Article by James Chen
Riot Games’ 2014 League of Legends World Championship is about to begin, drawing in 16 teams from across the world for a final end-of-year bout. This year, the tournament’s split into three parts: eight-team group stages each in Taiwan and Singapore, a quarterfinal showdown in Busan, South Korea, and a climatic semifinal and grand final in the capital city of Seoul.
Of course, it’s hard to understand what the big deal is if the teams are unfamiliar to the observer. So here’s a cheat sheet for who’s who, what’s what, and why they’re so amped up to tear each other down. The following are the eight teams scheduled to play in the Taipei, Taiwan group stages beginning today.
Edward Gaming (China)
Roster – Tong “Koro1” Yang, Ming “Clearlove” Kai, Zheng “U” Long, Zhu “NaMei” Jia-wen, Feng “Fzzf” Zhou-jin
The so-called “super team” of China went through a controversial birth. They acquired the participation rights to the Chinese pro circuit from team LMQ, who had left to test their mettle against the American scene instead. While the departure of what was then a low-ranked team would normally generate little interest, the rise of Edward Gaming in their stead rippled out through the rest of the Chinese community. In a move that left not a few bridges burned, the newly formed squad was largely comprised of Team WE and Positive Energy starters (with Positive Energy itself formerly playing as WE.i-rocks, the sister team to China’s most famous League of Legends team), particularly Clearlove and Fzzf from the once-legendary World Elite of 2012. Their departure forced those teams in turn to recruit from elsewhere, disrupting other rosters along the way.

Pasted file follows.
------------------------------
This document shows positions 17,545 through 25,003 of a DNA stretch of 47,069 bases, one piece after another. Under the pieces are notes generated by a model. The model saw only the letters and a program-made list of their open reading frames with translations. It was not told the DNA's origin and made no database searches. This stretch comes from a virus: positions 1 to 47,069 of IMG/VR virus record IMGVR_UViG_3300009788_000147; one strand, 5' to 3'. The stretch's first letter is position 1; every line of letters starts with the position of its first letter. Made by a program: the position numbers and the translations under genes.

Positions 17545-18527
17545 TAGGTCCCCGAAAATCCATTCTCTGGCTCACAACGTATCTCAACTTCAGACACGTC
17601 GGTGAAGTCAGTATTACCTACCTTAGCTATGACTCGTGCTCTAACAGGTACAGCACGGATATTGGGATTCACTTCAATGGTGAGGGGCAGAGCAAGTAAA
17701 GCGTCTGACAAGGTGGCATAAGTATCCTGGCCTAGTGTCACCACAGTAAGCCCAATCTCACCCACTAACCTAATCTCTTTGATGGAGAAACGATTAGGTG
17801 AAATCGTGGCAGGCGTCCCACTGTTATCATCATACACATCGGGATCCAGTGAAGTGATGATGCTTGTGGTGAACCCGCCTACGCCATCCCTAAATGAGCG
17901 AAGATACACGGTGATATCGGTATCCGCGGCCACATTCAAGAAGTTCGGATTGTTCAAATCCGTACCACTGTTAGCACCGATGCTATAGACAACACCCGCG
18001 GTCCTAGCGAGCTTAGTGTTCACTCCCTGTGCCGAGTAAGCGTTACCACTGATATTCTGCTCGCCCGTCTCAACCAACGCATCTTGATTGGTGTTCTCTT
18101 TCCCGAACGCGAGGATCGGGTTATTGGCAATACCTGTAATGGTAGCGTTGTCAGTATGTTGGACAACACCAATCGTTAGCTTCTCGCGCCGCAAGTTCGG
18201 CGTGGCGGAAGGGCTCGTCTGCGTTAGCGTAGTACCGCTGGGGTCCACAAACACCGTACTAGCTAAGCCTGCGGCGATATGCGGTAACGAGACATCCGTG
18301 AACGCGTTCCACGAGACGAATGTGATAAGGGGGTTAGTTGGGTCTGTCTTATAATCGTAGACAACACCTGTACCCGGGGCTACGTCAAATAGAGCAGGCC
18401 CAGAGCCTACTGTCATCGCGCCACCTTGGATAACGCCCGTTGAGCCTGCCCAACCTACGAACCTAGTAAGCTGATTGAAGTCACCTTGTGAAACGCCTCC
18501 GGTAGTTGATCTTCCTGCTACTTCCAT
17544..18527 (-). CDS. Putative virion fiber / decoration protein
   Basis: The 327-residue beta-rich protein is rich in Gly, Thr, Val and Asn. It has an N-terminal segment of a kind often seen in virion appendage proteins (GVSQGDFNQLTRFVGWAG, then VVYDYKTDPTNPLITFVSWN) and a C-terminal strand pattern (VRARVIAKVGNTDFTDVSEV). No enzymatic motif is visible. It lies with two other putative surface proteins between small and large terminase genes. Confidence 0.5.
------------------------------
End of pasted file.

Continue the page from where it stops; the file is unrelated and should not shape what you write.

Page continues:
Their circumstances are complicated, to say the least. But while the dramas and talent sniping behind Edward Gaming’s founding might leave even hardcore fans a little dizzy, at least their impact is undeniable. They’ve taken over the Chinese competition like a force of nature, securing gold in the playoffs of both spring and summer, as well as the all-China International Esports Tournament back in April. Edward Gaming is the one team not from South Korea believed to have a chance at the world title this year, due in no small part to NaMei’s fiercely dominant play.
Samsung White (Korea)
Roster – Jang “Looper” Hyeong-seok, Choi “DanDy” In-kyu, Heo “PawN” Won-seok, Gu “imp” Seung-bin, Cho “Mata” Se-hyoung
This is White’s second time on the world stage, and their disgraceful performance from last year’s put a large chip on their shoulders. Back when they were known as MVP Ozone, they’d flown to Los Angeles with the full expectation of an easy ride through the group stages—even then, the skill difference between South Korean and western teams was considered insurmountable. To their dismay, however, they were the worst-performing of the three South Korean representatives that year, failing to get out of the group stages after a tiebreaker loss against Russian powerhouse Gambit Gaming.